Assistant Professor David S. Byers of the Graduate School of Social Work and Social Research and colleagues at Al-Quds University have been working with social work clinicians in the Palestinian West Bank for the last year and a half on an extensive qualitative study examining clinical supervision and the relatively recent emergence of social work and social work education in the region.
Earlier this summer, Byers, along with his colleagues, professors Anan Fareed and Khalid Hreish, hosted a community meeting at Al-Quds bringing together more than 40 clinical supervisors to discuss challenges and strategies of social work field education in community-based clinics and schools in the West Bank. Clinicians came from cities and towns throughout the Palestinian Territory, including Ramallah, Bethlehem, Hebron, Nablus, Tubas, Qalqilya, Tulkarem, Yatta, and Jenin.
The researchers presented their initial findings from the study in order to gather feedback and refine their analyses.
“What is exciting is that everyone is very engaged in the study and committed to making sure we do this well to support their work in the field,” says Byers. “People met with us throughout the West Bank in their homes and offices. Many people traveled more than two hours each way to take part in the community meeting.”
Byers’s work on the study was made possible by a grant program of the International Curricular Initiatives committee of Global Bryn Mawr (the College's international initiatives office), a research fellowship with Al-Quds University, and several grants from RECA—the Research and Education Collaborative with Al-Quds University, which supports collaboration between American scholars and Al-Quds faculty and students.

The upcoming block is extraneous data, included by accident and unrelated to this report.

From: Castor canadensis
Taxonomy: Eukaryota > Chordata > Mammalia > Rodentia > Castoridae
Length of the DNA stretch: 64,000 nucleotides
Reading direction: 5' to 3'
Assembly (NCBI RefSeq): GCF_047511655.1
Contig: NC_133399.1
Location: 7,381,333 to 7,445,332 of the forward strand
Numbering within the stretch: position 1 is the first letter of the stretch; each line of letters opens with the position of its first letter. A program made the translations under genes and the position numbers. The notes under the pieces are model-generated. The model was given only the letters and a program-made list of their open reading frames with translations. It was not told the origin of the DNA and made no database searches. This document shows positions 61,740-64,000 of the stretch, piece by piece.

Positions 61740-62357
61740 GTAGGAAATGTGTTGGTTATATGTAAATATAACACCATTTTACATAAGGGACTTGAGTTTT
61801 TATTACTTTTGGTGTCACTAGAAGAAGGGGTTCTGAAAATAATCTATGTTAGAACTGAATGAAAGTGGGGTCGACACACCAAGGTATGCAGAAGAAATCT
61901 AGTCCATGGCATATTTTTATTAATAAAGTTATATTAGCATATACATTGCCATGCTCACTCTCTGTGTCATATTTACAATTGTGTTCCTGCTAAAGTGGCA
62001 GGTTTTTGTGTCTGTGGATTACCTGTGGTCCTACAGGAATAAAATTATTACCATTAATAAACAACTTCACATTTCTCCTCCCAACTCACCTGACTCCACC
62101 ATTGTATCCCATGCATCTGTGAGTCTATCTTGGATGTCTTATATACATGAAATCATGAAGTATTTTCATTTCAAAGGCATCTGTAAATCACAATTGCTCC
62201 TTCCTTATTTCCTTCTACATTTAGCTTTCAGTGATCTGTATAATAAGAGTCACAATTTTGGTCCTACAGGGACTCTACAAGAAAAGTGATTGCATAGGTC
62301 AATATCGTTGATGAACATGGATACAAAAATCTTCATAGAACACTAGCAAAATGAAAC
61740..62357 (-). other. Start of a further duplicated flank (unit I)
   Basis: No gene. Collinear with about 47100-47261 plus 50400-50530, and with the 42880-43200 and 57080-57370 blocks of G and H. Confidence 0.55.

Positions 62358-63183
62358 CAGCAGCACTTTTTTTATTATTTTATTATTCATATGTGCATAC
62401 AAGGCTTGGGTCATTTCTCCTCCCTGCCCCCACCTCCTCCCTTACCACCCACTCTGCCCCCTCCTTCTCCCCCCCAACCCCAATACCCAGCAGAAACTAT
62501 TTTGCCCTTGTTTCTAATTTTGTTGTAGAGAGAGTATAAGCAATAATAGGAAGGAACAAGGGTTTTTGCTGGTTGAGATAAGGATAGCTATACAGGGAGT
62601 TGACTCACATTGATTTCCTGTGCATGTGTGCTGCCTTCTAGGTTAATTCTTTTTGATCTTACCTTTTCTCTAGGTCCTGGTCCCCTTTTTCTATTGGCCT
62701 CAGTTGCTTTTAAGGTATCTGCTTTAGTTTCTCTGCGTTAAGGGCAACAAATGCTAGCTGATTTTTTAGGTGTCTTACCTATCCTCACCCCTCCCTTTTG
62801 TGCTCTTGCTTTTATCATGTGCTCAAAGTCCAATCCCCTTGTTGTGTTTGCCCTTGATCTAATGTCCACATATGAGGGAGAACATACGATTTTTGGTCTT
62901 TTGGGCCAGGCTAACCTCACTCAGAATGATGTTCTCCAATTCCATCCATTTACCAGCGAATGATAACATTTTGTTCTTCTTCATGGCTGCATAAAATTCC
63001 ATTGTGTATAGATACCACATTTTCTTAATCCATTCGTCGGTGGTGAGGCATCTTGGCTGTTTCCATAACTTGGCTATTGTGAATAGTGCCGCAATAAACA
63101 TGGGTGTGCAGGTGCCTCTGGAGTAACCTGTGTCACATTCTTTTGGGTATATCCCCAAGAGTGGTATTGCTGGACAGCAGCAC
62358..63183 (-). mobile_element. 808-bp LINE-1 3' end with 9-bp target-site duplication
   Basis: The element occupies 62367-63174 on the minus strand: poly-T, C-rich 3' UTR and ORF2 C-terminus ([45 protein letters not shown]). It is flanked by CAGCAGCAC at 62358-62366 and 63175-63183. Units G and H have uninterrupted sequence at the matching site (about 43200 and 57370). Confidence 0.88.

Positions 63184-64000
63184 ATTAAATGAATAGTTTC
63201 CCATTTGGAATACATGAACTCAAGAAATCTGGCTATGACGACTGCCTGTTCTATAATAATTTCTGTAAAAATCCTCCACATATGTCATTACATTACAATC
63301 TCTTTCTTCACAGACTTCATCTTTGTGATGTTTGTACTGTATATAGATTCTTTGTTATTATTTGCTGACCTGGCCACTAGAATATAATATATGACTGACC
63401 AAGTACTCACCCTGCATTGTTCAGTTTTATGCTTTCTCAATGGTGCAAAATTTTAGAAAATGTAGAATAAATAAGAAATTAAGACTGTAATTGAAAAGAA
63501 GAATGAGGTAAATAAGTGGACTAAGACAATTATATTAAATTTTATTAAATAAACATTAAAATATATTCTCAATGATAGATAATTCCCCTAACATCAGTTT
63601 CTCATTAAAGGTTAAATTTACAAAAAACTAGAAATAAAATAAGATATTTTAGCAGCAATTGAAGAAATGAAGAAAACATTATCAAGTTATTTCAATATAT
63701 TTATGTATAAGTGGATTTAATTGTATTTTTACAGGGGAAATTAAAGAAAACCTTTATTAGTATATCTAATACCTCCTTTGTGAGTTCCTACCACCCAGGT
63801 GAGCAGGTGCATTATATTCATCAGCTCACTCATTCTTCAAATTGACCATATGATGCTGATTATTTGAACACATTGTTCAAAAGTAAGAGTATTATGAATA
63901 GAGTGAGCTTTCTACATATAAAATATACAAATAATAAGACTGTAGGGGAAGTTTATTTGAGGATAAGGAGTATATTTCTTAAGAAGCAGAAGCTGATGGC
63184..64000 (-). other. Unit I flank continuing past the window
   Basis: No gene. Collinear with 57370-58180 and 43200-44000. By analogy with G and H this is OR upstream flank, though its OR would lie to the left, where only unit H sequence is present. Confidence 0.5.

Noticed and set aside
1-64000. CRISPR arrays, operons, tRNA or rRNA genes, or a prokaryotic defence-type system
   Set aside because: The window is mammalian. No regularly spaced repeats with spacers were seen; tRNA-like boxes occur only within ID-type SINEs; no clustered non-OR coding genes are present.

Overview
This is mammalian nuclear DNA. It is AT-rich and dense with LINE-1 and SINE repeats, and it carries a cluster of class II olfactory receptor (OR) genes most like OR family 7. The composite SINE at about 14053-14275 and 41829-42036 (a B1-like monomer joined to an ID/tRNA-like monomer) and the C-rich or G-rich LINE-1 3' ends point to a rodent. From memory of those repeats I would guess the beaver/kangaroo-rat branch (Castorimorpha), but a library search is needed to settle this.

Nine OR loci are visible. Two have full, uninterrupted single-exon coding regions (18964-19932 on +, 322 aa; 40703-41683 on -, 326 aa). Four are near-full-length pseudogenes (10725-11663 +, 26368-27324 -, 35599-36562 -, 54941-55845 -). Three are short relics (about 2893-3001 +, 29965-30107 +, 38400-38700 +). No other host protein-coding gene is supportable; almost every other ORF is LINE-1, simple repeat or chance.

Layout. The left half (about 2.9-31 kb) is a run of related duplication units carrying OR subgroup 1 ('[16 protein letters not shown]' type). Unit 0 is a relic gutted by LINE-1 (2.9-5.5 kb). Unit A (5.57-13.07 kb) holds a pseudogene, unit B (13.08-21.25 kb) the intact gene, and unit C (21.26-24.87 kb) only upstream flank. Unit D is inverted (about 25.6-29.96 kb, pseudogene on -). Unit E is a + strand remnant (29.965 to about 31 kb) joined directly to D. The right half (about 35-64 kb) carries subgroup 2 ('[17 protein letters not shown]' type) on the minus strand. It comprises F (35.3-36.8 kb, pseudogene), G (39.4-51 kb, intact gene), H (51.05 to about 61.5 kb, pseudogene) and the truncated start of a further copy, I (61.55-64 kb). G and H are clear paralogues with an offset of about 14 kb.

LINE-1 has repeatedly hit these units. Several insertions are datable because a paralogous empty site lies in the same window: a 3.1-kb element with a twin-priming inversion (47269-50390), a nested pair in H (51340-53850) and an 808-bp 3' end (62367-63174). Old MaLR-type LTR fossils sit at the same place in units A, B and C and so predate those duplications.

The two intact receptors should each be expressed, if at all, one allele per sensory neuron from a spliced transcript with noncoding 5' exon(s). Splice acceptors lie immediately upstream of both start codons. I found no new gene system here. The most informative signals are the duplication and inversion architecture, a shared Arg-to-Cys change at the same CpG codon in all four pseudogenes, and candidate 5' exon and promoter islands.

During the course of the project, Byers traveled to the West Bank three times between May 2017 and August 2018. He first visited Al-Quds in 2012, to teach daylong workshops with students in the social work and psychology undergraduate and graduate programs.
“One of the things I’m fascinated about in Palestine and other places is how our political struggles get interpellated into our ideals and aspirations for clinical social work and into our professional ethics,” Byers says. “Showing care is a form of activism, especially when clinicians are able to take on this kind of work within their own communities and even more so when these settings are so precarious.”
Some of the findings discussed at the meeting related to the impact of trauma on students and supervisors, challenges of teaching students to become social workers under military occupation, and frustrations about students themselves. Many social workers in the study described feeling demoralized when students seemed to lack initiative, perseverance, or even interest to work within challenging and complex settings. Social workers again stressed this point at the meeting, describing the ways that they struggled for an education and specifically gravitated to clinical social work as a way to take part in the rebuilding of Palestinian society.
Byers, Fareed, and Hreish are also working with a group of 13 undergraduate social work students at Al-Quds University to enlist their help in interpreting the findings. One student in her fourth year explained that she was excited to see that supervisors and students actually agree more than they may realize. For her, she said, the study most importantly shows that “trust is required from both students and supervisors.” Students also pointed out that they may withdraw or seem uninterested at precisely the time when they need more guidance from mentors.
Byers, Fareed, and Hreish plan to publish their findings next year in a series of academic articles, and in the following year design trainings for supervisors and students. This year, Byers also plans to begin a new study looking at many of the same questions about supervision in community-based mental health clinics in Philadelphia, working with GSSWSR Dean Janet Shapiro, Professor Leslie Alexander, Director of Field Education Beth Lewis, and Ph.D. student Carolyn Solo.